Any time you're around hostile forces you'll obviously want to remain hidden from view, skulking in the dark or by using some form of scenery – often a bush. Since on-foot movement is a bit clunky and imprecise – and since From Software have declined to give us a manual crouch button – your best bet for stealthy progression is to use a hayate – a slick roll into the nearest cover, conduct by flicking remote in the relevant direction. This isn't nearly as bad as it sounds, but like most of the other Wii-centric controls, there's an overbearing feeling that things would work better on a standard joypad (i've not yet had a chance to play the PSP version of this game, but it would be interesting to see how it compares).
While the hayate and the aforementioned hissatsu work relatively well, there's another set of movements that come across as bottom-rate Wii gimmickery. If you get spotted by a guard and fail to roll away into cover, you'll be challenged to a fight. Normally you'll just disappear in a puff of smoke and reappear at the start of the level (more on this in a bit), but if you're unlucky enough to be carrying a ninjato sword... well, may the immortal gods have mercy on your soul. In this case, you'll have to deal with an excruciatingly bad first-person QTE where you try to block incoming sword attacks by aligning your remote with an on-screen indicator. Succeeding here requires a Nostradamus-like ability to see into the future, the reflexes of Spider-Man and the patience of someone who doesn't want to kill themselves while playing pointlessly poor mini-games.
That shuriken looks like it's made of chocolate. Perhaps that's why now they bounce off people's faces.
As a result of these horrible fights, you'll probably avoid carrying the ninjato pick-up wherever possible. This in turn means that you'll be sent back to the start of the area each and every time you're spotted by the enemy. There's no re-spawning of dead guards when you get sent back in this manner, so provided that you manage to take out at least one man on each cocked-up attempt, you'll eventually get through to the next zone. This setup was presumably designed to help less-skilled players, but it's far from ideal. There's something ridiculous about the way a ronin will spot you, scare you off and then shout “Yeah, you better run!” before resuming his post – only to die 30 seconds later after you've sprinted through the empty rooms you've already cleared.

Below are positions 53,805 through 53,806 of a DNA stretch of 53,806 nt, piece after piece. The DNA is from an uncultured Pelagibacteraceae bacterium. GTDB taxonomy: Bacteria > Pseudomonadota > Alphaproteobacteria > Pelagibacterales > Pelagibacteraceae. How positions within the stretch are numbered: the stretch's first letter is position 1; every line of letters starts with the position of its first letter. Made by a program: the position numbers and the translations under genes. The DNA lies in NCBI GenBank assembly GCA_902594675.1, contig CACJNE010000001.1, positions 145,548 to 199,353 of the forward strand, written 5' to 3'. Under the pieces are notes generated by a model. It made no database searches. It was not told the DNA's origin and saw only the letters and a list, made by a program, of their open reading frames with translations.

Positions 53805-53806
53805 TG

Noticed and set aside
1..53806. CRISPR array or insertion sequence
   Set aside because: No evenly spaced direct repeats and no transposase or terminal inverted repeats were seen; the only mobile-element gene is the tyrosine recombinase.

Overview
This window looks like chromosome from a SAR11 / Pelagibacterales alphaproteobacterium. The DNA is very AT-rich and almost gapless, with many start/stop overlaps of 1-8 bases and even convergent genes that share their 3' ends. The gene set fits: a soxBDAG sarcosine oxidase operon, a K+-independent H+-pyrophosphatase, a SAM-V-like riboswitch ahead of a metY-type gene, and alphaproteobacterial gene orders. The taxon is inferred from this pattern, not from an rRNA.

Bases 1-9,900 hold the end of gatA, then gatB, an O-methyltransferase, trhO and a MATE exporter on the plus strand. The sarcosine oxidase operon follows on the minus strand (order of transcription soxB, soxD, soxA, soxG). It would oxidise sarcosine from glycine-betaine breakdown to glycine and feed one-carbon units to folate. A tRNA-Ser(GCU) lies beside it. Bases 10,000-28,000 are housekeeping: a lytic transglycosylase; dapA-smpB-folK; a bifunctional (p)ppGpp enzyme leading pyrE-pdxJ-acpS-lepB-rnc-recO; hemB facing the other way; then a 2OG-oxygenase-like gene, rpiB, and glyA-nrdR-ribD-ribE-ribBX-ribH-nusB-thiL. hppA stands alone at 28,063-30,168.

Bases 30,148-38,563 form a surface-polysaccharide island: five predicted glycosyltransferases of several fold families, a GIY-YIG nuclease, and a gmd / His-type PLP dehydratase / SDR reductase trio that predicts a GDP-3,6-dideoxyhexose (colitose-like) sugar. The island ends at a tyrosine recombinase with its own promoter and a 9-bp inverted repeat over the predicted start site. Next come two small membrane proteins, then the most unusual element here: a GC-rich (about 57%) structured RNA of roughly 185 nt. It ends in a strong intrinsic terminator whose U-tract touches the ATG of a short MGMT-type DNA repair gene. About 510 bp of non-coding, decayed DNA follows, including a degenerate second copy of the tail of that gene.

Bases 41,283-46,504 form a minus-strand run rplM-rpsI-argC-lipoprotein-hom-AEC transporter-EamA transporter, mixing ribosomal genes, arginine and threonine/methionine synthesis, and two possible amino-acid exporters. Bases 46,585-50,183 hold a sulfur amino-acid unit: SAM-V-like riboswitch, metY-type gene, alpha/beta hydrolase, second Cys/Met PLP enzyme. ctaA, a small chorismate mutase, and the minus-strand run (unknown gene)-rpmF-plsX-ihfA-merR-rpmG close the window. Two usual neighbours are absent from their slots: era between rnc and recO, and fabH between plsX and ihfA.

It's also fair to say that Shadow Assassins is fairly irregular in terms of obeying its own logic. Fine, so dark areas will hide you – but you'll only be able to hide where the game decides there's enough shadow, and that's far from obvious without using the special ninja sense. Bad guys will spot you crawling about on the other side of the room, but they somehow won't notice if you jump into the pond they're standing next to. Shuriken, the lethal throwing stars that got Barry Hodkins in trouble for buying when you were on your French exchange, are no longer dangerous: throw them at a guard, and he'll just be a bit annoyed. At one point during my play test, I attracted a guard by flinging a star at his head, then climbed up onto an overhead beam. Normally, I'd be able to grab him and strangle him as he passed underneath, but on this occasion I couldn't – because your enemies are apparently invincible when they're annoyed.
Despite all these gripes, Shadow Assassins is actually a half-decent game. It looks rather good, with some nice lighting effects and attention to period detail, and it's backed up by an impressive orchestral soundtrack. Sure, it's frustrating as hell a lot of the time – but Tenchu players are used to this, to the extent that it's almost part of the formula. The overbearing failing with this game is that it simply fails to innovate. When there are products like Metal Gear Solid 4 and the Hitman series out there on the marketplace, albeit on more powerful platforms, it really doesn't do to start cutting down on a player's freedom. There are two campaigns to play through, an extra series of 50 brief assignments to complete, and a smattering of new items and artworks to unlock; to this extent, the game is quite generous, but I think that most players would have preferred less content and more room to manoeuvre.